This point was clarified in Hunter v Handley  SLT 213 Lord President Clyde stated there was too much scope for genuine differences of opinion and that one should not be held negligent, because the conclusion differs. An example of the two schools of thought working positively for the doctors is in Pargeter v Kensington, Chelsea and Warminster HA  2 The Lancet 1030. The defendant avoided liability by showing that a respectable body of medical opinion approved his practise. The courts imposed its own views in the case of NYE Saunders and Partners v Bristow 8 April 1987 CA, but this is rare.
Lord Scarman showed this in Maynard v West Midlands RHA  1 WLR 634 "it is not enough to show that there is a body of professional opinion which considered their decision wrong, when there is another body which supports their decision in the circumstances." (Stauch p295) The courts turn to the Bolam Test first. The case of Hills v Potter  1 WLR 641 was the first real demonstration that courts were not going to let doctors or any other professionals dictate on law, LJ Hirst stated, "I do not accept the argument that by adapting the Bolam Principle, the court abdicates its power of decision to doctors" (Stauch p296)
There have been developments since Hills such as Defreitas v O'Brien  6 Med LR 128 it was held that reasonable body of opinion was not substantial as a defence. This was discussed in Crawford v Board of Governors of Charing Cross Hospital  The Times 8 December it was found that there was no breach of duty, when the defendant used a procedure which had been reported to cause injury. It was said that doctors couldn't be expected to read every article produced. Lord Denning said that it would have put a terrible burden on to doctors. An example of the courts not wanting to interfere.
Lord Scarman in the case of Maynard seemed to frame the Bolam Test as a complete defence, providing a doctor could show that they did comply with a practise approved by a reasonable body they could never be found negligent. So as long as someone agreed with the practise, could that constitute a reasonable body? However this was never to be the meaning of the test. This power was deemed as unfair in Bolithio v City Hackney HA  4 ALL ER 771 LJ Mustil stated " in my judgement the court could only adapt the approach of LJ Sachs and reject medical opinion" He also stated that medical opinion should be rejected if "the court fully conscious it lacks clinical knowledge was none less clearly satisfied that the view of the professional body was Wednesbury unreasonable1" (Lewis p198). Showing that the courts willing to impose rules of its own.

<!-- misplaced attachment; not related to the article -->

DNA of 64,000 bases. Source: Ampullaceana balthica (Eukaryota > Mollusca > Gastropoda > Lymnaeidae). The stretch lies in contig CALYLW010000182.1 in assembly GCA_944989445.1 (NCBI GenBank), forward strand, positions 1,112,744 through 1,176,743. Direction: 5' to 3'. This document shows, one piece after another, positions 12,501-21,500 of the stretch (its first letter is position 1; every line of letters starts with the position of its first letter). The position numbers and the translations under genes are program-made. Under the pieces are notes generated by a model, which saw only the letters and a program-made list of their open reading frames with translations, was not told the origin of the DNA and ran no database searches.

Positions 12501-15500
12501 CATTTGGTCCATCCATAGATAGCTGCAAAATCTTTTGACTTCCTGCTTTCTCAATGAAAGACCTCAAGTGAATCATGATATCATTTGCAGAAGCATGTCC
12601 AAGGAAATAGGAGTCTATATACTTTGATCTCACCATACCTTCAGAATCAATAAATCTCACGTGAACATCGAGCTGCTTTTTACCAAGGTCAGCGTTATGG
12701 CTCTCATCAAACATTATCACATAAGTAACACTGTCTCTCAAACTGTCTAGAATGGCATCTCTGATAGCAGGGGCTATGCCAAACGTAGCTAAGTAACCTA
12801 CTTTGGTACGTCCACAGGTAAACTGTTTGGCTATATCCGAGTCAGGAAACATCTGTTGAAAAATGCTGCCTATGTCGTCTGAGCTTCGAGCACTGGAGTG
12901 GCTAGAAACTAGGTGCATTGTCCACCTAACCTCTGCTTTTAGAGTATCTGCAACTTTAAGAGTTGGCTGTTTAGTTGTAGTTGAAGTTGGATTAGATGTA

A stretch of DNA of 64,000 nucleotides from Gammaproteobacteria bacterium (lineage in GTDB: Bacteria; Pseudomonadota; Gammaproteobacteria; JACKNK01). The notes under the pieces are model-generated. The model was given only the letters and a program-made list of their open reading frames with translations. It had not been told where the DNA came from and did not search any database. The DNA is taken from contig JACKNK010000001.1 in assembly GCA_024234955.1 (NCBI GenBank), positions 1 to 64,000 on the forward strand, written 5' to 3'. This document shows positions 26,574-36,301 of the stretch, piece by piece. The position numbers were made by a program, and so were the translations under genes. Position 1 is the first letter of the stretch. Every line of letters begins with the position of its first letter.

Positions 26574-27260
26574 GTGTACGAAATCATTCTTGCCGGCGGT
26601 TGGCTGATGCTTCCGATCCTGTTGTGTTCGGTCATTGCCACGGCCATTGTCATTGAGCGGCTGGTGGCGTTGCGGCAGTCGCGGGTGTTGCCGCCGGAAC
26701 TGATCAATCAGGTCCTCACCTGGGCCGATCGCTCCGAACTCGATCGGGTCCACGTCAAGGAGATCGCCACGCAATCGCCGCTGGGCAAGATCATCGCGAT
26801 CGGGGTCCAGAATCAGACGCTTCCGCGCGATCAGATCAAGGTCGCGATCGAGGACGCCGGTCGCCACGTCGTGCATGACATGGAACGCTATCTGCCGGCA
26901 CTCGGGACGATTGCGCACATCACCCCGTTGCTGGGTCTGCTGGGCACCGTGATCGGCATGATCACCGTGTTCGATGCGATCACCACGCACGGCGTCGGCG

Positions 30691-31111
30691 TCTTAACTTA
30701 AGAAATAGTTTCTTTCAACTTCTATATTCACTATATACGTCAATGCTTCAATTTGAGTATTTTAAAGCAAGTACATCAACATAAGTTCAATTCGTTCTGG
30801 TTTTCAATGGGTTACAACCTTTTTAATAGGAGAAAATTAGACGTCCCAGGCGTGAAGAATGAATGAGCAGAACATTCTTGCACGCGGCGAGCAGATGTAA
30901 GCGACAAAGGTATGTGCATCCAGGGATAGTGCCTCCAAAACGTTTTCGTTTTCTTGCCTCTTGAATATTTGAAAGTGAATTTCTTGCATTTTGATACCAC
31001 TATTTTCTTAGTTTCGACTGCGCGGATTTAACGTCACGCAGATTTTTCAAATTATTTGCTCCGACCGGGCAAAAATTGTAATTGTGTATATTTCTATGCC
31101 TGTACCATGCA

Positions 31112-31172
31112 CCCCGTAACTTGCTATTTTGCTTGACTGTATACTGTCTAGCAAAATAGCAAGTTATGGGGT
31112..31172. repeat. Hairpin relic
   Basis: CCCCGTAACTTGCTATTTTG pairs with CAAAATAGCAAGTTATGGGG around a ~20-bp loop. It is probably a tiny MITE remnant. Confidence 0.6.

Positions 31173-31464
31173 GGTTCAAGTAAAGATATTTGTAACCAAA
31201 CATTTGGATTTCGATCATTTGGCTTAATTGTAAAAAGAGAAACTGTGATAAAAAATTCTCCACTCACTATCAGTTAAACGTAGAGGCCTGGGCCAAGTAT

The New Bolam
Hucks v Cole  The Times 9 May CA seems to try and create a new Bolam. Sach seemed to show a change of view, he stated, "the fact that other practitioners would do the same is not conclusive. The court must be vigilant to determine whether the reasons given for putting the patient at risk are valid in light of any known medical advances" (Stauch p299). This case was never properly reported and not referred to in any major cases of the 1980s. M Jones stated "it is rather the case that if this case represents any real change at all, it is that the courts are being more explicit, in publicising their rare and residual power to question medical practise" (Jones p99).
Departure From Approved Practise
Where there is a single course of treatment recognised, it becomes difficult impossible to demonstrate that this treatment is illogical, should deviation from such practise be classed as negligent? In Hunter v Handley  SC 200 LP Clyde set out three requirements to establish a doctors liability. 1. It must be proved that there is a usual and normal practise. 2. It must be proved that the defendant has not adopted that practise. 3. It must be established that the course adopted is one no one else would have chosen if acting with ordinary care.
The problem is that it is not clear whether Clyde had intended the third requirement to be determined by the courts, or by doctors' evidence. The case of Clark v McLennan  1 ALL ER 416 showed this, Justice Pain held "that were there is a situation in which a general duty of care arises and there is a failure to take precaution, and that very damage occurs against which the precaution is designed to protect, then the burden lies on the defendant"(Sauchts p304)
The Bolam Test is established as the accepted practise for professionals, especially in the medical field. Considering the effect it has on claimants, and their right, the test does not sit comfortably with a doctor's duty. This implies that the system is self-governing, and there is scope for self-preservation with professionals supporting one another's views, this must be very disadvantaging for the claimant.
So it would appear that professionals are on a pedestal by the courts, and the odds against a claimant could be argued as a breach of human rights. "The prospect of the English courts suddenly revising the tradition of decades and actively seeking to arrogate to themselves the making of clinical judgements is remote" (Braizer p114) It is difficult in some circumstances to hold professionals liable for their carelessness. However I believe that the law is above any body or organisation and they must impose a strict rule or guidance, which would protect individuals. The fact that professionals have the standard practice rule to hide behind, I believe gives way to carelessness.